Fellow blogger and respected voice of real estate, Jonathan Miller is blogging today at Matrix about something that he and I share as a pet peeve: There Is No National Housing Market.
The use of national housing statistics has been a key source of confusion for consumers, real estate brokers, lenders, media, financial markets and government agencies among others. The statistics are often applied to local markets and properties. The reliance on these numbers for ground level use has been a pet peeve of mine for many years.
And mine as well. What I find interesting is that now that markets across the country are experiencing some dramatic drops in pricing and activity, the real estate community as a whole is embracing the reality that real estate is local. This concept didn’t seem to be a focus for the NAR or economists while these same markets exploded over the past decade. The National Housing Market was robust and booming. The National Housing Market was defying all odds. The National Housing Market was a great place to invest. Now that these statements aren’t true in many markets across the country, we finally appear to accept and acknowledge that real estate is local? Referring to RadarLogic’s own report (which for the record Jonathan has always acknowledged that real estate markets are local), Miller quotes:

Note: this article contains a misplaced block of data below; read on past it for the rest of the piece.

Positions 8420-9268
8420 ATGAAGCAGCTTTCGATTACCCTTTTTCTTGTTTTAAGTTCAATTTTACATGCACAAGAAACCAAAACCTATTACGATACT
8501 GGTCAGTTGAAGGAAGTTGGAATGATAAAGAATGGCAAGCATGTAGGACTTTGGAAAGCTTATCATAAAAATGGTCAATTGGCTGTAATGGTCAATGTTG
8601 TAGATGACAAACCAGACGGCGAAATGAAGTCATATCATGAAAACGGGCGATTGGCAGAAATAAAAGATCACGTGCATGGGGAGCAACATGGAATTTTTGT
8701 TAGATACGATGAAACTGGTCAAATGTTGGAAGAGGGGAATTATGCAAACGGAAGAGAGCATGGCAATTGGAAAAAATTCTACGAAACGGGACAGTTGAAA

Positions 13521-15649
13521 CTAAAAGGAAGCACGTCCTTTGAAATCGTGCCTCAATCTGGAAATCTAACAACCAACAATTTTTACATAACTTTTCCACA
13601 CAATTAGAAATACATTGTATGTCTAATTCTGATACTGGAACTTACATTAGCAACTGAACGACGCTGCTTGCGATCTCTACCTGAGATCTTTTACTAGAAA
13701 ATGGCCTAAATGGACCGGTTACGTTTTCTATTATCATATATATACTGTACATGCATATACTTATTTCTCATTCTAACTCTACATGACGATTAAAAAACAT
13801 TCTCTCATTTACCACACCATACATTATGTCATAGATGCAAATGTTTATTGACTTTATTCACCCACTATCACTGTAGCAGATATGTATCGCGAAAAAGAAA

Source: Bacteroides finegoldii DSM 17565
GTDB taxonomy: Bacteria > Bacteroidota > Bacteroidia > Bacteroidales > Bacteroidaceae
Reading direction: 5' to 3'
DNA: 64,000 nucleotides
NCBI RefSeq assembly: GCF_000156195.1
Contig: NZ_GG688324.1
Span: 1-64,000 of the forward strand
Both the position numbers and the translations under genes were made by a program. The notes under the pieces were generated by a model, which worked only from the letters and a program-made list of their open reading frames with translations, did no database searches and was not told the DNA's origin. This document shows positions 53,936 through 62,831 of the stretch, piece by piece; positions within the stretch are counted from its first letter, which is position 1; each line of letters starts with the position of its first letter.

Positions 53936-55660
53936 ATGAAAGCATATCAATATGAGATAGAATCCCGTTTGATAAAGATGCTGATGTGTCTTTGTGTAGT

The report effort was based on the premise that there is no national housing market; rather, each of the MSAs, while having some economic influences in common like mortgage rates, is influenced primarily by local conditions.
Jonathan goes on to point out that other major real estate organizations are finally acknowledging that specific markets across the country are behaving differently. The Office Of Housing Enterprise Oversight [OFHEO], the NAR, and the National Association of Home Builders have all recently commented on the housing market from a different and more accurate perspective. Hard to not say that this shift in perspective seems incredibly self-serving. That said, I just hope that when markets across the country begin their rebound that these organizations don’t go back to reporting on the National Housing Market because now we all agree that ‘it" doesn’t exist.